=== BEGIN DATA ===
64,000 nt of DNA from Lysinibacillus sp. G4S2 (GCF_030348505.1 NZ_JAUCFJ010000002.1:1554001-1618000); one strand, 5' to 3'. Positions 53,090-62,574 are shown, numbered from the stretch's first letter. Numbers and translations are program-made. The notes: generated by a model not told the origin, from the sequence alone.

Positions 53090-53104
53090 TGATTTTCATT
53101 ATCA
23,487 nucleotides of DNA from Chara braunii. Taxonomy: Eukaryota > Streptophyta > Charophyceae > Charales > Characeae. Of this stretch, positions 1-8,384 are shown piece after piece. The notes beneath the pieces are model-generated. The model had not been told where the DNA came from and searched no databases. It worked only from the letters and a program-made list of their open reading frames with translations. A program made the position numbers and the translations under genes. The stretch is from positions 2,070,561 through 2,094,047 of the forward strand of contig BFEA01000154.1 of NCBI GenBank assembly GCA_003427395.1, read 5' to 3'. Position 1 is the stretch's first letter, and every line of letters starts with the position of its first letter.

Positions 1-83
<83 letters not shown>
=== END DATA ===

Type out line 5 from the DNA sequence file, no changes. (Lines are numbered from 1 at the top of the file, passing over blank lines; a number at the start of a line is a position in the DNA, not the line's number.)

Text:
23,487 nucleotides of DNA from Chara braunii. Taxonomy: Eukaryota > Streptophyta > Charophyceae > Charales > Characeae. Of this stretch, positions 1-8,384 are shown piece after piece. The notes beneath the pieces are model-generated. The model had not been told where the DNA came from and searched no databases. It worked only from the letters and a program-made list of their open reading frames with translations. A program made the position numbers and the translations under genes. The stretch is from positions 2,070,561 through 2,094,047 of the forward strand of contig BFEA01000154.1 of NCBI GenBank assembly GCA_003427395.1, read 5' to 3'. Position 1 is the stretch's first letter, and every line of letters starts with the position of its first letter.